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The Beader's Handbook 2017The Beader's Handbook 2017

The Beader's Handbook 2017

The Beader's Handbook 2017

Packed with tips, techniques, and instruction, The Beader’s Handbook 2017 is a must-have resource for your beading library. Inside this go-to reference you’ll find: • Answers to your questions about beading needles, thread, beads, clasps, and more. • Basic instructions for 15 core beading stitches, including peyote, herringbone, chenille, chevron chain, flat spiral, and more. • Tons of handy how-to diagrams, photos, and charts. • 20 all-new projects to reinforce the instruction in jewelry pieces you’ll love to make and wear.

Land:
United States
Taal:
English
Uitgever:
Kalmbach Publishing Co. - Magazines
Meer lezen
EDITIE KOPEN
€ 10,96

IN DEZE EDITIE

2 min.
beading resolutions

As we wrap up one year and get a fresh start in the next, it’s time, once again, to re-evaluate priorities and set goals for those often just-out-of-reach desires. I don’t know how it is for you, but this year’s goals are sounding kind of familiar. The 10 pounds I wanted to lose in 2016? Well, it’s 15 now. And my house? Sad to say, but it’s no tidier than it was last January. Now, I’m not advocating we give up on making resolutions — quite the contrary. But it occurs to me that maybe if I set goals for things that I actually enjoy, I will be more likely to attain them. So this year, I hope you’ll join me and resolve to spend more time in this fascinating…

1 min.
thread and cord

Today’s beaders have more threads and cords to choose from than ever before. The majority of them fall into one of two camps — nylon and gel-spun polyethylene (GSP, Spectra Fiber, and Dyneema are some of he names this material is marketed under). Some other products, notably aramid and polyester, are available as well. No thread is perfect for all beading projects. Each product has its strengths and weaknesses, and some are better than others for certain applications. The chart below describes the general characteristics of many of the available products. Note the different methods used to describe the size, weight, or strength of these threads. The chart at right shows approximate equivalents in diameter between the various products.…

1 min.
needle threading

1 Start with stretches Cut the thread, hold one end in each hand, and pull. If you’re working with Nymo, condition it. This relaxes the thread’s kinks and curls, making it easier to use. 2 Shear the edge Trim the end of your thread on an angle using very sharp scissors. A tapered edge free of stray fibers will slide gracefully through the needle’s eye. 3 Sink your teeth into it Flatten the thread’s cut edge to its thinnest profile by pressing it with your fingernails, squeezing it with pliers, or biting it gently with your teeth. 4 Bring needle to thread Hold the needle in your dominant hand, and grab the thread close to the cut edge with your other hand. Move the needle to the thread, sliding the eye over the…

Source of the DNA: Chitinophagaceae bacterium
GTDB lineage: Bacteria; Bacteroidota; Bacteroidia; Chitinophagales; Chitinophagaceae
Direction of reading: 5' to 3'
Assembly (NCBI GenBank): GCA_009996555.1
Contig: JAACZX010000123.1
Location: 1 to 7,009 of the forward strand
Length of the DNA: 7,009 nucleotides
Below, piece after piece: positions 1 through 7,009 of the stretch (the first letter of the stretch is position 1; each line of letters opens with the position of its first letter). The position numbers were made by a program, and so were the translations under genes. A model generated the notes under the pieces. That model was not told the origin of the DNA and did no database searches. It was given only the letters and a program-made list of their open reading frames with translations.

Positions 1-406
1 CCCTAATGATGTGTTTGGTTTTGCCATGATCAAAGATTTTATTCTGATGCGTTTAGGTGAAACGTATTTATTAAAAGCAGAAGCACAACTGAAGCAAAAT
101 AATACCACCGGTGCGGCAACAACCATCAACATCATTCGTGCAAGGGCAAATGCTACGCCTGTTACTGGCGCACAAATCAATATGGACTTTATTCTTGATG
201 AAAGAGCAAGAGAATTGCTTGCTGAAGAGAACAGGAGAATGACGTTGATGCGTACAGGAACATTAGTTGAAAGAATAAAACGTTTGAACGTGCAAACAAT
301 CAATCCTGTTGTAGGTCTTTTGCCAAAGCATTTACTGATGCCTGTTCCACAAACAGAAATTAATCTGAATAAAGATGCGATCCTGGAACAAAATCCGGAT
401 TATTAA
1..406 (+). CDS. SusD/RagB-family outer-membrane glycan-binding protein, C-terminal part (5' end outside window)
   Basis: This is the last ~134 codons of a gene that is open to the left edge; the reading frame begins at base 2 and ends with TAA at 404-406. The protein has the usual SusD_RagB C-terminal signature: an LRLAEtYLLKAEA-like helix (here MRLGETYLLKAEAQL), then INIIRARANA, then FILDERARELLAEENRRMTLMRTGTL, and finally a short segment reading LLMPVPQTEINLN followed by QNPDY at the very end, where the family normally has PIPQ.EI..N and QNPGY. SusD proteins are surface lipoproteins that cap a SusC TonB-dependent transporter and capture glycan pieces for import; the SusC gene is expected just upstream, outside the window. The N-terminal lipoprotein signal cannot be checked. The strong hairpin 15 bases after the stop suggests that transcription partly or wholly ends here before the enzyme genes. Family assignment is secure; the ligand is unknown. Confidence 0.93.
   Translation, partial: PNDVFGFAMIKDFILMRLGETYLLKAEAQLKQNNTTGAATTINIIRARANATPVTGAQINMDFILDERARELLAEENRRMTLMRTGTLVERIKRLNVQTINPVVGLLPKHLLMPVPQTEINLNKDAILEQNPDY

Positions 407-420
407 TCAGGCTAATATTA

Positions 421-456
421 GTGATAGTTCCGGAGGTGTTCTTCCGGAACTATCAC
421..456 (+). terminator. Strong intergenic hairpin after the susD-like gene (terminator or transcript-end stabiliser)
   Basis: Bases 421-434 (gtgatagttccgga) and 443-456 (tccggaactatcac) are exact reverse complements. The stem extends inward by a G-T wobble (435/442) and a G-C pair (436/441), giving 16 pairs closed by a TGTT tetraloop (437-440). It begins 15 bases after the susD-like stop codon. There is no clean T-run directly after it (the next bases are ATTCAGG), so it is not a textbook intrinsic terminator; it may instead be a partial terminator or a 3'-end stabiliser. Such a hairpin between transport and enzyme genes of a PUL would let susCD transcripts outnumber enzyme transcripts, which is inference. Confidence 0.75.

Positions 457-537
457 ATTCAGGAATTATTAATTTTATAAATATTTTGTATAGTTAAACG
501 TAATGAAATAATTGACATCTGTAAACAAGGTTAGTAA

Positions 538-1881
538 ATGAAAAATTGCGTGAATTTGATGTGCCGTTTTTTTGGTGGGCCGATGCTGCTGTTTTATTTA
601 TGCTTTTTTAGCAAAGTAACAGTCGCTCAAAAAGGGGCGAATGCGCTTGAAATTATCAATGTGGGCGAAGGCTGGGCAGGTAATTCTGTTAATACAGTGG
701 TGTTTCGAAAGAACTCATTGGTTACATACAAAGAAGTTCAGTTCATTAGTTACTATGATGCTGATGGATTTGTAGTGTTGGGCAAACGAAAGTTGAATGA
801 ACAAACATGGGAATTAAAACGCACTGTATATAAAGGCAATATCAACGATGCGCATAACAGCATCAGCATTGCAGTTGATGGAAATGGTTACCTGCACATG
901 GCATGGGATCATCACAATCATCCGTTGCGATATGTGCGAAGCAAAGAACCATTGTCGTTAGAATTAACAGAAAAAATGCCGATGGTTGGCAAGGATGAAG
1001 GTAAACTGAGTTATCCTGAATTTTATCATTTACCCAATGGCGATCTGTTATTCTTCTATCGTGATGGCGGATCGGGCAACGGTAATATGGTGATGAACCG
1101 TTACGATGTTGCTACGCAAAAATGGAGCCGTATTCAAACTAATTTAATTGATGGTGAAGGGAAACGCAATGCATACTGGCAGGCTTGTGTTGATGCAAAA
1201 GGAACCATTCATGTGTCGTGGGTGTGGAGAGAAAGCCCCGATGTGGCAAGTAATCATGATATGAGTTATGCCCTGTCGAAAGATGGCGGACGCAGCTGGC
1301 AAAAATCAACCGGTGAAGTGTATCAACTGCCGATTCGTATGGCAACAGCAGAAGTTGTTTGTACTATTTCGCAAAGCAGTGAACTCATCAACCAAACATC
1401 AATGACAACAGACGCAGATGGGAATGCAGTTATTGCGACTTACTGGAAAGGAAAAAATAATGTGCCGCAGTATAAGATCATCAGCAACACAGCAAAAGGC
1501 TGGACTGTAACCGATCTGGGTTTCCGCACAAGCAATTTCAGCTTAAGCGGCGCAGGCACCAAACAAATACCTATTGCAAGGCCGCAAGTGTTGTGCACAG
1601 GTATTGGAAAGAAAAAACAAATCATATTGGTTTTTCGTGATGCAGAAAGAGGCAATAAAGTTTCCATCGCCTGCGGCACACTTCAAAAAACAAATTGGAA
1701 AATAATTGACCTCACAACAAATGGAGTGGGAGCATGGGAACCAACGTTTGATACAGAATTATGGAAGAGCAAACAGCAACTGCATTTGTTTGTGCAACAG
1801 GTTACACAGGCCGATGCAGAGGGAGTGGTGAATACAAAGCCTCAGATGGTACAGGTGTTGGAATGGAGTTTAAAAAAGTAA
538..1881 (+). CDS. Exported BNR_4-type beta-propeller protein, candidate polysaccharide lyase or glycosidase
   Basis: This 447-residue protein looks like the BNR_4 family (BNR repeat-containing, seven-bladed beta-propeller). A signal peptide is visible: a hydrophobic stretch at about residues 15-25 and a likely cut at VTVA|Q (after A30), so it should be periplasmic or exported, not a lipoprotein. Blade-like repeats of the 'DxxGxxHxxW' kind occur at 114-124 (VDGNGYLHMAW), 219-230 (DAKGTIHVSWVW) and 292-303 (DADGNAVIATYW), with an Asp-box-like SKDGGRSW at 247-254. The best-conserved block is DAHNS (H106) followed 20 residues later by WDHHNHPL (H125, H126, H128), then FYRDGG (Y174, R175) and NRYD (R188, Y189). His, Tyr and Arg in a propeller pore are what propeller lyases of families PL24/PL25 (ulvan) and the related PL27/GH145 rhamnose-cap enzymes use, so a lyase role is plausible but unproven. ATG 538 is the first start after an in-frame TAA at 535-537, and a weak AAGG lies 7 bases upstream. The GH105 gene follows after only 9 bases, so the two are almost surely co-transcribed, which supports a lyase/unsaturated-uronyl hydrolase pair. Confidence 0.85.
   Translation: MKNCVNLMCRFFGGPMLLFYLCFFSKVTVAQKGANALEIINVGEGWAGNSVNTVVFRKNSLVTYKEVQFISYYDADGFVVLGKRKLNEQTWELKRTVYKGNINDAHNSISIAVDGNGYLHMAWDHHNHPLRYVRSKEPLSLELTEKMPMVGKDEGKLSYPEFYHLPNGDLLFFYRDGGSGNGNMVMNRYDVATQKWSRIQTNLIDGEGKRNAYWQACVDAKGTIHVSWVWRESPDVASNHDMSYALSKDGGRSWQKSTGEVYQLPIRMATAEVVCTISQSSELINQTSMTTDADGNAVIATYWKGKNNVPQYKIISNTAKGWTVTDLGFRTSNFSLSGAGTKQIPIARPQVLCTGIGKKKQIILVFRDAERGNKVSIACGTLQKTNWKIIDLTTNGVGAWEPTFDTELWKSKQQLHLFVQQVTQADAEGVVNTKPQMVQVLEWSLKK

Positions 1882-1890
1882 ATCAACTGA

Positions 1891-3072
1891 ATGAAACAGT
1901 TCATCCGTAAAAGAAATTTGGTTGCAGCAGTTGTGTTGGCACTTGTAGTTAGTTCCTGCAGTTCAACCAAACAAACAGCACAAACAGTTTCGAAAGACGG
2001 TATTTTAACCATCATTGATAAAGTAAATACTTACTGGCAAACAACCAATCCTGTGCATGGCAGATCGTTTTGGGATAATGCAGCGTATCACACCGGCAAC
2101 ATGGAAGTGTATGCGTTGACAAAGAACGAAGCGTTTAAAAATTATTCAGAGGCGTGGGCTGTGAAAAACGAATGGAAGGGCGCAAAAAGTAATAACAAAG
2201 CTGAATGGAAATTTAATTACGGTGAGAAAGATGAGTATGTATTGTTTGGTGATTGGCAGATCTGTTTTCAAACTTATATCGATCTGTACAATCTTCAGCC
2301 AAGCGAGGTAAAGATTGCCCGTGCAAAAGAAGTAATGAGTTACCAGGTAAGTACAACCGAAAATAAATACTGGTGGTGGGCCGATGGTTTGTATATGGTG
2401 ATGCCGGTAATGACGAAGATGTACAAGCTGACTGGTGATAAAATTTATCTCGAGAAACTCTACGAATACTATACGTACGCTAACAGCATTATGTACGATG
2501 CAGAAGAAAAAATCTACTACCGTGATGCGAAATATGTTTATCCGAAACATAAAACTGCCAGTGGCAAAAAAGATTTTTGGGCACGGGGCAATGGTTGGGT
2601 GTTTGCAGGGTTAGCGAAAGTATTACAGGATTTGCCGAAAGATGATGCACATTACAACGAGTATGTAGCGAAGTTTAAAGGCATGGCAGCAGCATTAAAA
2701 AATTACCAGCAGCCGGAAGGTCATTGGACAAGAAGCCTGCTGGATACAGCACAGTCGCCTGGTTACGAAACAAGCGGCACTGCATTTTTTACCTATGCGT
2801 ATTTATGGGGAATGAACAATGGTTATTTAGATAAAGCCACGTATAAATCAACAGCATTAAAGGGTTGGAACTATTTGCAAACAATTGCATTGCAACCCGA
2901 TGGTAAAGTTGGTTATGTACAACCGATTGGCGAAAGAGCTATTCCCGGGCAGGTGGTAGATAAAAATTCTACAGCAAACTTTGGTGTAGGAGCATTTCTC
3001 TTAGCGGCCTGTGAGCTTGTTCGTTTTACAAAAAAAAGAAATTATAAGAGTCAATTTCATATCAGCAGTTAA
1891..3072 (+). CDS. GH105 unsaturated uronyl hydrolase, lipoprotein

5 min.
bead shapes

Seed beads Round: Don’t be fooled by the name; round seed beads are not perfect spheres. They’re more donut shaped, and their profile varies by manufacturer. Seed beads made by Japanese manufacturers Miyuki and Toho tend to be taller and have larger holes, while Czech-made versions are flatter with smaller holes. Round seed beads occasionally have square holes, and sometimes you’ll see round seed beads called “rocailles.” Charlotte: Traditionally, Charlottes are 130 round seed beads that have a single facet ground into the side to catch the light and dazzle the eye. Beads of other sizes are also made in this shape and are sometimes called “one-cuts” or “true-cuts.” Demi beads: Brand new from Toho in 2016, Demis are the same diameter as 110 and 80 seed beads but only half the height. Cylinder:…

2 min.
seed bead finishes

STANDARD FINISHES Glass type Transparent Clear or colored glass that transmits light Opaque Colored glass that does not transmit light Color-lined Colored or clear transparent glass and has an opaque colored lining on the inside Metal-lined Clear or colored transparent glass with a core of real metal or metallic-colored paint. The metallic lining gives these beads extra sparkle. Some have a square hole, which increases the sparkle. Metallic A baked-on paint or electroplated finish resembling metal. Many are stable, but some wear off over time. To test for permanence, soak them in bleach or acetone. To prolong the life of the finish, spray the beads with an acrylic fixative such as Krylon (test first to make sure the fixative doesn’t affect the color of the beads). Finish AB An iridescent finish resembling an oil slick; sometimes called iris, rainbow, or aurora borealis. Luster A transparent glaze…

2 min.
how many beads do you need?

Rows of beadwork per inch It’s one thing to know how many beads there are in an inch of strung beads but do you know how many rows of beadwork are in an inch? If you can figure that out, you’ll be able to tell the length of a finished project just by counting rows in a graph — if the bead pattern is fairly straight-forward. At right is a chart showing approximately how many rows there are in an inch of beadwork, listed by stitch and bead size. (Note: This is a general guideline as bead sizes vary somewhat by manufacturer.) How many seed beads in a gram Knowing how many individual beads you need is only marginally helpful when talking about seed beads, which are usually sold in tubes or packages…